6. An email from a venue, promoter, journalist, or anyone in the music industry calls for a celebration. With cake.

Every celebration deserves cake, but especially this. A lot of industry professionals don’t respond to emails sent to them by the artist personally. It’s an interesting kind of rejection, but I’ve learned not to view it that way. I send out around 200 emails every week, and the ratio of emails to responses is tremendously skewed. Maybe 2 or 3 of those will get responses. I’ve found that it’s super important to not take this personally; they might just be looking for something in particular. So, I take each response with a small celebration and a huge amount of appreciation… and it gives me an excuse to eat cake.

7. People might not understand why you spend Friday night with a 6 string instead of going out.

If I’m being honest, my freshman year weekends were spent in the middle of a sweaty dance floor until 4 AM. Now that I’m 21 and have those typical “college” experiences under my belt, it’s clear to me that those things aren’t what I want. My career will never be associated with partying or wild behavior, my songs will never promote a crazy lifestyle, and I don’t want to succumb to the dark side. No disrespect to those who enjoy the craziness of it all, but the career I carve for myself will never suggest to anyone that they should party until they pass out. Besides, staying in to make big plates of nachos and play some old school Pokemon Stadium is much more fun.

8. Multitasking is 110% normal.

While walking to class, I answer my Twitter messages and any emails I have. When I’m eating lunch, I scribble out ideas for set lists. Multitasking can be messy and stress-inducing, but accomplishing multiple things at once lifts pounds of weight off my shoulders every day. It’s almost always a small victory. Some may think I look disorganized as I run around campus typing furiously on my phone, but rest assured, I just want to get as much work done as possible. I’m sorry if I look like a hot mess, though. Multitasking has become normalcy!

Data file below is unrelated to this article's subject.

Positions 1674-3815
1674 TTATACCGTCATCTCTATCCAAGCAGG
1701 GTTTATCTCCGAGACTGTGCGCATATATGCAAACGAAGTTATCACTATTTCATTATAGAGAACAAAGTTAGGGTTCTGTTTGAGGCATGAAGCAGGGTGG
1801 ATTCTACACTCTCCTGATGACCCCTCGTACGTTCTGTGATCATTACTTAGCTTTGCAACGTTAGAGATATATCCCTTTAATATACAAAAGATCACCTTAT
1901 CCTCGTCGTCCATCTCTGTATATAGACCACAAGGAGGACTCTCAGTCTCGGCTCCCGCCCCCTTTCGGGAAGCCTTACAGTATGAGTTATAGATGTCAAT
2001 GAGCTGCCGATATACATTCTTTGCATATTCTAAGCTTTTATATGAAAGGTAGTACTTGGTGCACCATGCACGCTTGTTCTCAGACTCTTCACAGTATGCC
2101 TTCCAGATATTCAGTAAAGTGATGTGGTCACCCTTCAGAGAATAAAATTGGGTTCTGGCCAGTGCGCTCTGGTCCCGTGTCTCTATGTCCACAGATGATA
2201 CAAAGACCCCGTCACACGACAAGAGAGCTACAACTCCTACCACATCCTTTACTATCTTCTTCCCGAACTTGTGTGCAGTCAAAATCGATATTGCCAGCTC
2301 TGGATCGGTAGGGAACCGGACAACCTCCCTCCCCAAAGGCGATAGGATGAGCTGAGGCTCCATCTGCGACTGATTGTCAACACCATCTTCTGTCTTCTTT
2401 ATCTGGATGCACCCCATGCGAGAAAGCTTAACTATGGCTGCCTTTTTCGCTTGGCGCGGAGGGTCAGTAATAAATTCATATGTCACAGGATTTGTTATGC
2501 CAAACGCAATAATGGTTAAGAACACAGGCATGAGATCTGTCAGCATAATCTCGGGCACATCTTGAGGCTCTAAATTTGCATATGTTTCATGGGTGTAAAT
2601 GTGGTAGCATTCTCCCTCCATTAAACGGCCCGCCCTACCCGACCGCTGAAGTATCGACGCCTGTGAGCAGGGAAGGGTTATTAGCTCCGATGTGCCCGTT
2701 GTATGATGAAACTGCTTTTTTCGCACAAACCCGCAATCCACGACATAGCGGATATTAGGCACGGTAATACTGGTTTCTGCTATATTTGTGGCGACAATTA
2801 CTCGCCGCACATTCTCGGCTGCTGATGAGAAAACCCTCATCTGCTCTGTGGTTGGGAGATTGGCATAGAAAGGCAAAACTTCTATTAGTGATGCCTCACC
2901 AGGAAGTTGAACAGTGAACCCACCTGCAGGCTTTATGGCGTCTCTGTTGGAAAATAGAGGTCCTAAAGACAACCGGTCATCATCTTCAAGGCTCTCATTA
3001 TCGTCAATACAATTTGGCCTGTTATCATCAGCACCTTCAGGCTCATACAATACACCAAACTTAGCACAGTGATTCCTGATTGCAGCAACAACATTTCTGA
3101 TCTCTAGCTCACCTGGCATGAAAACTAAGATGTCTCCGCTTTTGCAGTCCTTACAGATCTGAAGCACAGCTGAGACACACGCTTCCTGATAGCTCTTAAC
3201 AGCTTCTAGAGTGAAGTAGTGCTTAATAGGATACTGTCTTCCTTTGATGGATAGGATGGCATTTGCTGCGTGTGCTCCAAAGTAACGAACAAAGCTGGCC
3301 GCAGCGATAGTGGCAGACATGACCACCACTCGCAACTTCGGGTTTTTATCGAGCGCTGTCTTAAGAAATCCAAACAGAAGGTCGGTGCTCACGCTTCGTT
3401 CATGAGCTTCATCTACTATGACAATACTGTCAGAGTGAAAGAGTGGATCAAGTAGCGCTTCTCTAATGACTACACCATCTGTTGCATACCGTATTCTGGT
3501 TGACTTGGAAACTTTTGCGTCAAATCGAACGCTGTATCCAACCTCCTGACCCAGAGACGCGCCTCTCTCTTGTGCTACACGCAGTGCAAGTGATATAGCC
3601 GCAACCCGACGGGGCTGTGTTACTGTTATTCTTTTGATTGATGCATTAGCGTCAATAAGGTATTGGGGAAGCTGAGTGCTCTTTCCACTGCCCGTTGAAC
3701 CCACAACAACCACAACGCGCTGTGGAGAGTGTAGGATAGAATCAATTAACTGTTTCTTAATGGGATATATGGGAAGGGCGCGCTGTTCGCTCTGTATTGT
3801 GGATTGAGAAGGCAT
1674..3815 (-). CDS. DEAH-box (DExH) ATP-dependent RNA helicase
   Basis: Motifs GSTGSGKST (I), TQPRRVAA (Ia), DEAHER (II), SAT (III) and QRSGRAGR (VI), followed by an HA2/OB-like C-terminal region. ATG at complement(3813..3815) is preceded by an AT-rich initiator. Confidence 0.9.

9. You might feel obliged to look completely put together 24/7, but a messy bun, chipped nail polish, and old Converse are always okay.

Personal style gives you the opportunity to show off little pieces of yourself through what you wear. I’ve always taken this seriously, but there are days on campus when I actually want to look like a hobo. Is that weird? If it’s pouring rain or ice cold outside, I’d much rather wear fresh yoga pants and a hoodie instead of cute boots and leather leggings. I try to not let myself feel like I’m ever under a microscope. So, bum it to class! It’s more than okay.

10. There will always be people who have awful things to say about you.

Encountering bullies is inevitable, no matter where you are or what age you are. Throughout my time in high school, students made hate videos about me, shoved me into lockers, and shouted “Hope Vista, you suck!” in the middle of a crowded hallway. Even here in college, I’ve faced a good amount of people who laugh at my career choice, call me Sid the Sloth (cute little Ice Age character), and sit behind a computer screen sharing their strongly-worded comments. I like to keep in mind is that every one of those hurtful comments push me to work harder. Those words are inspiration, giving me even more motivation to go out there and make them regret what they said. I live by these two words, and I hope you take them to heart, as well: stay strong.

COLLEGECANDY Writer
COLLEGECANDY Writer
Margaret writes about pop culture, middle school music, and fashion faux pas for CC. Connect me: twitter instagram